I promised hubbie that I’d take the children to one of our regular Farm places today, so he could have some time to get things done and look at assembling their Christmas pressie (a trampoline: only it turns out some important bolts are missing. Eek).
Unfortunately a storm has hit the UK and the weather is just plain awful. We do try not to teach the children about good weather and bad weather (the proper line being ‘good clothing’ or ‘the wrong clothing’) so I duly dressed them in wellies and waterproofs and off we went.
But my god it was miserable. Freezing cold with sideways sleety rain and a wind that could easily blow Dorothy’s house out of Kansas. Thankfully there were lots of Christmas events on, most of which were under cover, so we survived. The nativity was my favourite: they selected children from the audience, dressed them in costumes, and fed them their lines, while the grown ups sang carols. It was charming.
Apparently they normally parade animals across the front too, but I guess it was too busy or wet today. We did get to see the 24-year-old highland cow, though, sheltering in the barn, nice and warm. Which was more than could be said for the ponies, out in the field drenched to the skin.
The children still wanted their pony rides, so we battled our way to their field and I stood getting drenched while they had their trips round. Mummy needs to buy some waterproof trousers!
We fitted in a quick trip to the play barn, a ride on the barrel train in the rain, and a visit to the coffee shop where the children refused to eat their ice cream because they didn’t have chocolate, only strawberry. Of course the highlight of the day was jumping in the puddles in the car park! I’m not sure they used up much energy, although Mummy was pretty exhausted, but at least they had plenty of fresh air!
It doesn’t feel very Christmassy with the awful stormy weather (not to mention what it’s doing to our Sky reception!) and I really feel for anyone having to cross the country to visit relatives. We are fortunate that ours are two miles down the road. Whatever you’re doing this holiday, whether you’re home or away, stay safe, and Happy Christmas Eve!
Below is the next installment in my novel Two-Hundred Steps Home: written in daily posts since 1st January as part of my 2013 365 Challenge. Read about the challenge here.You can catch up by downloading the free ebook volumes on the right hand side of the blog:
Claire drove down the tree-lined road, following the SatNav, unable to see anything past the tunnel of green. A spark of excitement built in her chest and she tried to ignore it, afraid of what it might mean.
Eventually the woodland thinned and the computerised voice announced her arrival. To begin with she couldn’t see the entrance, but further down the road she spied a discreet sign at the head of a lane. She turned in and bumped down the pitted track towards the building. More trees concealed the view until she came out into a clearing and gasped.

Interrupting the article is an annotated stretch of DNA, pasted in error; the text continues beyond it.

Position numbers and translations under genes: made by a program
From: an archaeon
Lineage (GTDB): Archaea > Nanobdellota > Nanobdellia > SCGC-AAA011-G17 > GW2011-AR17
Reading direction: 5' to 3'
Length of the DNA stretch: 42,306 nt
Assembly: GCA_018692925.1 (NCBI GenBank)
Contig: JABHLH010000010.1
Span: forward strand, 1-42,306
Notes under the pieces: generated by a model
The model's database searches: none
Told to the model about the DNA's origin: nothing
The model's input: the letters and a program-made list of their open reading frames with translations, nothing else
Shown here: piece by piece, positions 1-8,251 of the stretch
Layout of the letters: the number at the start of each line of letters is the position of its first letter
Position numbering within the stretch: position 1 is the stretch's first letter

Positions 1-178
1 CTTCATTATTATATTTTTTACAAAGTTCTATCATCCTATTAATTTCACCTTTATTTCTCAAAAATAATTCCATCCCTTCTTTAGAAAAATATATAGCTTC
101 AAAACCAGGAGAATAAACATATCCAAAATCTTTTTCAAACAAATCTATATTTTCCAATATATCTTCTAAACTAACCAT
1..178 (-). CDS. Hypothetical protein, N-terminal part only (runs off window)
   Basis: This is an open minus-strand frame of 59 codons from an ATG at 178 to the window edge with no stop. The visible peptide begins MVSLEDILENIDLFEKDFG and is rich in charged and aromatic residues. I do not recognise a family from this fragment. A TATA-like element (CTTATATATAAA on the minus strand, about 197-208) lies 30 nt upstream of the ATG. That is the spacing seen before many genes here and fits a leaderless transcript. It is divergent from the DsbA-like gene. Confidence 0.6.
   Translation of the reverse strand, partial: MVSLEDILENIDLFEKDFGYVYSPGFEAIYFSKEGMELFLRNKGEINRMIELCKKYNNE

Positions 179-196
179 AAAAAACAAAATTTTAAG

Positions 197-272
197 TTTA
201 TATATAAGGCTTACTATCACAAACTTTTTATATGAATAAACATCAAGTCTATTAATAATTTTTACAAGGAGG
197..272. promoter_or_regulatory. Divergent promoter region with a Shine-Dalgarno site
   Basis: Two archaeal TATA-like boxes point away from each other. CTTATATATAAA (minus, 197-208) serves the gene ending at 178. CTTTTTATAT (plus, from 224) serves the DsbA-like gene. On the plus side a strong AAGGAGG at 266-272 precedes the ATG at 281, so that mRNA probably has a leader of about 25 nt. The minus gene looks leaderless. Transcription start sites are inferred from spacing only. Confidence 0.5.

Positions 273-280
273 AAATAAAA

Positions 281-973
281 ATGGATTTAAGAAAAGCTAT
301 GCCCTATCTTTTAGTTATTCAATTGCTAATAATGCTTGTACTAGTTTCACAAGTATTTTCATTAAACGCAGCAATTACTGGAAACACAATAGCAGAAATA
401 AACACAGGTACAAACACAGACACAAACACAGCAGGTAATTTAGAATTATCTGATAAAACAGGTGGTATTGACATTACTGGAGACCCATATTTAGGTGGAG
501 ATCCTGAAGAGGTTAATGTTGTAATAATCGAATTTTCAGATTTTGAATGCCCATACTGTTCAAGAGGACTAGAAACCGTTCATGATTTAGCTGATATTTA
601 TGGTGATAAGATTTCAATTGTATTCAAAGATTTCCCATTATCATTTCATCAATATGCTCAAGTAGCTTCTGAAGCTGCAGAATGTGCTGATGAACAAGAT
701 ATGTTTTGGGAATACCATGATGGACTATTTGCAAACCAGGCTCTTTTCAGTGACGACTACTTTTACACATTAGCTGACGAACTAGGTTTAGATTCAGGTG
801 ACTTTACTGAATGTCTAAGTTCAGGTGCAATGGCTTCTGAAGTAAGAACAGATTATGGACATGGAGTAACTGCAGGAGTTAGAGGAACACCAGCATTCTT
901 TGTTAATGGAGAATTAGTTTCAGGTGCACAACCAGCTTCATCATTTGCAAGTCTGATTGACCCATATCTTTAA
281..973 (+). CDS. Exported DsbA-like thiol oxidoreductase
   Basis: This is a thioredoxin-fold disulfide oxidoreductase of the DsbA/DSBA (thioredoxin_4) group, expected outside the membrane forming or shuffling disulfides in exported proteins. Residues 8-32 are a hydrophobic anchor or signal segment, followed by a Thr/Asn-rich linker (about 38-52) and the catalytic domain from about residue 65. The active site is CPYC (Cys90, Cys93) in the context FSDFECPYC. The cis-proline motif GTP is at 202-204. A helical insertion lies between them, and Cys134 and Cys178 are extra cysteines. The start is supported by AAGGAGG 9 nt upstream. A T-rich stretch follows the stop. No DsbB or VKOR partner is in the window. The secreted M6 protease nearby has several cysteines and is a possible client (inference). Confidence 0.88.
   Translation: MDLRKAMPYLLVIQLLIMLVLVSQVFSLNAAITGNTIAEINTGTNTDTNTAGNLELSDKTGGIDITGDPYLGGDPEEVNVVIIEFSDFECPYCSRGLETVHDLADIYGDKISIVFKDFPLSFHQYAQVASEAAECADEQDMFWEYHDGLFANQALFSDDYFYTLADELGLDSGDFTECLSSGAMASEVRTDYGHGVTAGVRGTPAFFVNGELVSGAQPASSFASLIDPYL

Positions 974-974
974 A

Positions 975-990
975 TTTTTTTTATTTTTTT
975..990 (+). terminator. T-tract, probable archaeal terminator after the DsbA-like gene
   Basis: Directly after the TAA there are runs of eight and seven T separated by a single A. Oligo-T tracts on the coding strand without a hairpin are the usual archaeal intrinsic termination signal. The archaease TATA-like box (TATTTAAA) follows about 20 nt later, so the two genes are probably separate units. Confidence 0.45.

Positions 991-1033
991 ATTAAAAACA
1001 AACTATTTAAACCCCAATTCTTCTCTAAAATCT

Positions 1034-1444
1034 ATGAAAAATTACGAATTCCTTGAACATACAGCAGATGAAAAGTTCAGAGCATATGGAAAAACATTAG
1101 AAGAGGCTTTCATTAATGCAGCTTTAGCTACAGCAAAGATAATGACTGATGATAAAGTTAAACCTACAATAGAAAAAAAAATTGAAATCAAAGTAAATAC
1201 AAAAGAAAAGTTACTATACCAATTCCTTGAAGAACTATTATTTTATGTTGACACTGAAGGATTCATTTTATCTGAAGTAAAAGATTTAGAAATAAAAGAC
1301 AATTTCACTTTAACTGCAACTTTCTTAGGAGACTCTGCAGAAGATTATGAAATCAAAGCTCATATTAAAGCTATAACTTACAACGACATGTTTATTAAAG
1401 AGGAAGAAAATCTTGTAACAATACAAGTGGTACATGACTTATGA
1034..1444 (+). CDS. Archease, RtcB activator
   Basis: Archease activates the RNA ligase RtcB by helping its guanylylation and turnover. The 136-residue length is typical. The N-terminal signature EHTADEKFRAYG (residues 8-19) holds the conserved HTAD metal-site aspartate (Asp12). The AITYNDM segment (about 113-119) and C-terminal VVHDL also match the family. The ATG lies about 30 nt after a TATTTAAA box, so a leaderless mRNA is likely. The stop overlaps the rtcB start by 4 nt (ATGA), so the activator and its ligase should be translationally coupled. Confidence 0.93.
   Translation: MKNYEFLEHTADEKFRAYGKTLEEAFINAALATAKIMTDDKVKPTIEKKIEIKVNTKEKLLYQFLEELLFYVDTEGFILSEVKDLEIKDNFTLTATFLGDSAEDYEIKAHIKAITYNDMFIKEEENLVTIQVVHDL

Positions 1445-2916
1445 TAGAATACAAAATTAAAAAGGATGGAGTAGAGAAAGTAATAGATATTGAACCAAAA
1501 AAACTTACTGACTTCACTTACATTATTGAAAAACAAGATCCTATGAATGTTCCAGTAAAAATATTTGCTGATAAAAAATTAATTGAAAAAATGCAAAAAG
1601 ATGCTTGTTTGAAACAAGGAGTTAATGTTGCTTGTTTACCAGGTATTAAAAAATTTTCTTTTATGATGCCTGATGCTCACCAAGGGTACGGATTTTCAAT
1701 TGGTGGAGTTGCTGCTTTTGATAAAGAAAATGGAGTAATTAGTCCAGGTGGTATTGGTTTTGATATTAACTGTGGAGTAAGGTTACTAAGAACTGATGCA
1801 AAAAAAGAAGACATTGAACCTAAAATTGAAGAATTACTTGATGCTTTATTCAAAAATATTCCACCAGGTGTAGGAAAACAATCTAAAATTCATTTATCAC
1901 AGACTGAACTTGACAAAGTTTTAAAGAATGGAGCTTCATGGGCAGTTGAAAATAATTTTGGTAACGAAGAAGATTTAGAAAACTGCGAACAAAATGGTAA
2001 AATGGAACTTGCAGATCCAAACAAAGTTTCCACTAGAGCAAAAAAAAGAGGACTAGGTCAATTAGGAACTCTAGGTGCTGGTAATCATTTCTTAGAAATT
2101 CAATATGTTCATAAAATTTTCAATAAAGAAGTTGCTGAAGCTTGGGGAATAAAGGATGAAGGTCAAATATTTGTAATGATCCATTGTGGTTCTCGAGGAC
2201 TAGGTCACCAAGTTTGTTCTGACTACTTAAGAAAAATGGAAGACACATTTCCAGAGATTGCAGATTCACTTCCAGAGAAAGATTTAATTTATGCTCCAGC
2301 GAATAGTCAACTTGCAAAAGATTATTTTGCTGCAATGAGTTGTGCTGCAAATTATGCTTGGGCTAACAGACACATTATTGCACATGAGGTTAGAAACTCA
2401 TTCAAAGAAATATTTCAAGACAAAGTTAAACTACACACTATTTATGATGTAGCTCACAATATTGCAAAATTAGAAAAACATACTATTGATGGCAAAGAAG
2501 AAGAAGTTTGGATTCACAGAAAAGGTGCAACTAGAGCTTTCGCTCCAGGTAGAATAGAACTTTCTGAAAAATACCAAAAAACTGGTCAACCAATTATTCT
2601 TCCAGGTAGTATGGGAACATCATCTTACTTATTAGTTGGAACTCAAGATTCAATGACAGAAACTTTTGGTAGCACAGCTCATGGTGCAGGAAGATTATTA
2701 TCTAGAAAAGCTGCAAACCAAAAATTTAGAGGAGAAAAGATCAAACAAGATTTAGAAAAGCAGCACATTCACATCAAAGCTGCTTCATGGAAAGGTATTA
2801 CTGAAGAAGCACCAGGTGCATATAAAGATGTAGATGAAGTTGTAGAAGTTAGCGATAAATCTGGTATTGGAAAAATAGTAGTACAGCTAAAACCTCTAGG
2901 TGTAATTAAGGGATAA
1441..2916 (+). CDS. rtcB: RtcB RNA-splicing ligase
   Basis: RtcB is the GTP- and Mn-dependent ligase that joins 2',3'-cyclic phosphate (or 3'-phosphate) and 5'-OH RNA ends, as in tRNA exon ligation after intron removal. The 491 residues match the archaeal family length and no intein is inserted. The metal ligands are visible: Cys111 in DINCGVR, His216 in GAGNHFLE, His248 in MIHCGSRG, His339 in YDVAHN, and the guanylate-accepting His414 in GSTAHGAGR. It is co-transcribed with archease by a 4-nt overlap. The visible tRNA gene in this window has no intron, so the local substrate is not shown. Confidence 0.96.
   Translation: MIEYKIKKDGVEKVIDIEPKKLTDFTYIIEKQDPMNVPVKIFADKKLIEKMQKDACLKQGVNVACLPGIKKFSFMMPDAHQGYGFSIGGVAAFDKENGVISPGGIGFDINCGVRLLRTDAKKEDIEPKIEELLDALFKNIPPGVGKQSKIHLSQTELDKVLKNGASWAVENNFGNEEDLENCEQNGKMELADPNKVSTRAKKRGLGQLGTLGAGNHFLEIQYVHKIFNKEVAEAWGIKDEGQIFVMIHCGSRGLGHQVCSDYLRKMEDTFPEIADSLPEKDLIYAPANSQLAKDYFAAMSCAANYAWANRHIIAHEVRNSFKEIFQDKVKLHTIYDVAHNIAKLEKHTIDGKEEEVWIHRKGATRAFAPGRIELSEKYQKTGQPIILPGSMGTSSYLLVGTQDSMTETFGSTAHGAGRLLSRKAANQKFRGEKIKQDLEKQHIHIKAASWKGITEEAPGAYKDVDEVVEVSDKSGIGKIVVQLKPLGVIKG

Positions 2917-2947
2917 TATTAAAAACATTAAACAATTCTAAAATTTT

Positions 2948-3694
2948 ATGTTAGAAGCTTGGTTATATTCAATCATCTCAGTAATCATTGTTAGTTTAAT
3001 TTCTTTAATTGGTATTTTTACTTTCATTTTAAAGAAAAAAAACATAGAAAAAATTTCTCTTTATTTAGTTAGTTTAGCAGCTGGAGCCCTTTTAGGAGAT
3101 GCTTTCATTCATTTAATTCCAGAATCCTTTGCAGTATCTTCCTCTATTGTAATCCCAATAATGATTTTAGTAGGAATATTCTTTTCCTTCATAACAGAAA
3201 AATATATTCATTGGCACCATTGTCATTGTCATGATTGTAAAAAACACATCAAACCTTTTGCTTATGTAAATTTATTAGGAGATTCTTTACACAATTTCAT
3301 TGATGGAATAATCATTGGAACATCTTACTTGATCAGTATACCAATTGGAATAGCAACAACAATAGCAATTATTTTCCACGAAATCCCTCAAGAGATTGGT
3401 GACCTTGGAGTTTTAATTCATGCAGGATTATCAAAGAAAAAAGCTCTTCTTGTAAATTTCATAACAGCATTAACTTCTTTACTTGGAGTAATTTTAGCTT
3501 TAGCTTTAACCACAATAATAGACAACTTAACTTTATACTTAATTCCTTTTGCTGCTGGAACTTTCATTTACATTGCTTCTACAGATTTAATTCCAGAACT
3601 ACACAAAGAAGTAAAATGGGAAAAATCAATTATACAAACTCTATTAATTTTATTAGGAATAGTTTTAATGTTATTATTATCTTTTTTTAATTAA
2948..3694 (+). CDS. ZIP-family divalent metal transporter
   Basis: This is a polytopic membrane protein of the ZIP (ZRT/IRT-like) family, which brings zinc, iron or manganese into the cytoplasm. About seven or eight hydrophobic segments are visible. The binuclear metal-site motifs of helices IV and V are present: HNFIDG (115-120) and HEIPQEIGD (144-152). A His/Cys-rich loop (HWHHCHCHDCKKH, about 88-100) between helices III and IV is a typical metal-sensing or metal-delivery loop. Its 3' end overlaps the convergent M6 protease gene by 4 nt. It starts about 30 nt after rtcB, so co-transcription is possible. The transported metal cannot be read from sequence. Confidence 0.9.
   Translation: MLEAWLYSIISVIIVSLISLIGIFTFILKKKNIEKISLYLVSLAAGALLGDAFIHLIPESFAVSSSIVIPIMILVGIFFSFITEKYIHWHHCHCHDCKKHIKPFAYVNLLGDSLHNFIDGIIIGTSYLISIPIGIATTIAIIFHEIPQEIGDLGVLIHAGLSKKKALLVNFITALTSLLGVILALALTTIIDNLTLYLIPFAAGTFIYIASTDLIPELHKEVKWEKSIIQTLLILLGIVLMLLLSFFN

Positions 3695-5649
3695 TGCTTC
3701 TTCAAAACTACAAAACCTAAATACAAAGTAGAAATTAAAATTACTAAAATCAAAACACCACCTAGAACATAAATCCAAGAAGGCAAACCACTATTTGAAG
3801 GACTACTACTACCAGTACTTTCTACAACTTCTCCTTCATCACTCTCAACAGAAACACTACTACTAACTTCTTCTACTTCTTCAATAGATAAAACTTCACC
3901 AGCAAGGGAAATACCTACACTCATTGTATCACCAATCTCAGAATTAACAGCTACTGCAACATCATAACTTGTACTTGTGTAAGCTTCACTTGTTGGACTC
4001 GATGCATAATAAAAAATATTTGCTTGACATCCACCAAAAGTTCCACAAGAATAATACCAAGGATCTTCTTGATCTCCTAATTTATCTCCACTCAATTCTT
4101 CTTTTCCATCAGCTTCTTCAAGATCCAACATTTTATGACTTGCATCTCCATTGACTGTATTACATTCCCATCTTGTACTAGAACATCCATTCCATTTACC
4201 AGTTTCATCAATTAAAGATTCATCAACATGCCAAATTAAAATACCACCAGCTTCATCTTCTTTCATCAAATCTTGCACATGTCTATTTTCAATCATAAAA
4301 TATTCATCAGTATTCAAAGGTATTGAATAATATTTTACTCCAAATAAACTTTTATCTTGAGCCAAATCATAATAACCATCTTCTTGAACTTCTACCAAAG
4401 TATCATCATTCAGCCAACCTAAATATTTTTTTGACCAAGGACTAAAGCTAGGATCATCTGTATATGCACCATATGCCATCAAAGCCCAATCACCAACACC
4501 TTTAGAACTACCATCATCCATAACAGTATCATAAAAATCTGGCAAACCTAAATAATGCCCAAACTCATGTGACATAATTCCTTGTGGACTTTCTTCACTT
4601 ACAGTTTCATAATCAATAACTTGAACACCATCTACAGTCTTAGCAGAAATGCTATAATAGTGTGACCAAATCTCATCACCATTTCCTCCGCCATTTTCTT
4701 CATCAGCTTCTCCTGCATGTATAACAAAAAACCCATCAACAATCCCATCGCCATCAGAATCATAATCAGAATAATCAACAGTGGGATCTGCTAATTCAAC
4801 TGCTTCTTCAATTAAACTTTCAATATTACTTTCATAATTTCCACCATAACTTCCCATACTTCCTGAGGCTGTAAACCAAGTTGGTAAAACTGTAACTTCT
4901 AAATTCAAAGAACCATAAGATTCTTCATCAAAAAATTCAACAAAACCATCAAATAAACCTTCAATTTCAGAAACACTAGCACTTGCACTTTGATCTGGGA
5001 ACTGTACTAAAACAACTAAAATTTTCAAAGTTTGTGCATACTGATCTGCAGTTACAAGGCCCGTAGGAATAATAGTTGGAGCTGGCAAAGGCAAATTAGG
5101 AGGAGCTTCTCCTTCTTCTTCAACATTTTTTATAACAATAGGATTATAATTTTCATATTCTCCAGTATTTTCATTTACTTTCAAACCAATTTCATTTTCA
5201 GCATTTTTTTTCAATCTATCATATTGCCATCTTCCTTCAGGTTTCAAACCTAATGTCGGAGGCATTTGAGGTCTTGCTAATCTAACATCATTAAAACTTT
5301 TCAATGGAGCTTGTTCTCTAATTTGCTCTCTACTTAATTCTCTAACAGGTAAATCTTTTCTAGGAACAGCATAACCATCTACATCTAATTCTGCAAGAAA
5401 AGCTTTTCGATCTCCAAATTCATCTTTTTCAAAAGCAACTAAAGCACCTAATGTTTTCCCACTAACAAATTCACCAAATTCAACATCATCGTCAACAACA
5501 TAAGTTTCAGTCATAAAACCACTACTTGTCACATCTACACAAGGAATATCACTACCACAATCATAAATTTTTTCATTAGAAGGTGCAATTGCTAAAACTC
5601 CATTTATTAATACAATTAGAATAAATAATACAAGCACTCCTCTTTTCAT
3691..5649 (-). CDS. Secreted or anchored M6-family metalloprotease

Ahead was a sprawling mansion, all windows and chimneys, surrounded by exotic trees and endless rolling parkland. It looked more like a National Trust property than a children’s activity centre.
As she parked the car, Claire wondered if she’d come to the wrong place. With her heart in her throat, and half expecting to be accosted for trespassing, she climbed out and went in search of Timothy.
The place was eerily silent. Claire had imagined it would be bustling with people. If not children, then staff or even workmen finishing the renovations. Convinced now that she had come to the wrong building, she was about to retreat back to her car when she heard a voice.
Searching round for the source, she heard the cry again and looked up. She could just make out someone waving at her from a first story window. Shielding her eyes against the sun, she realised it was a middle-aged man and assumed it must be the elusive Timothy.
“Don’t run away. I’ll be right down!”
The head disappeared and she waited, looking around her in bemusement. Everywhere she looked was green. Ivy climbed the white walls of the house and wrapped around the chimneys. Held back by low stone borders, flowers and bushes provided a riot of life and colour. Behind the house she could see an immaculate lawn stretching down to the sea, which shone brilliant blue against the sky. It was heaven.
Before Claire could begin to imagine living and working in such an idyllic spot, the owner appeared before her, holding out his hand. He was a tall man, lithe, with hair that might once have been chestnut but was now sprinkled with grey. The lines at the corners of his eyes spoke of a life full of laughter.
“Hello, you must be Claire. How marvellous to meet you. Did you find us okay?”
Claire shook the offered hand and returned the smile. “Yes, no problem. The Sat Nav brought me right here. What a gorgeous place.” She looked around, not believing what her eyes showed her.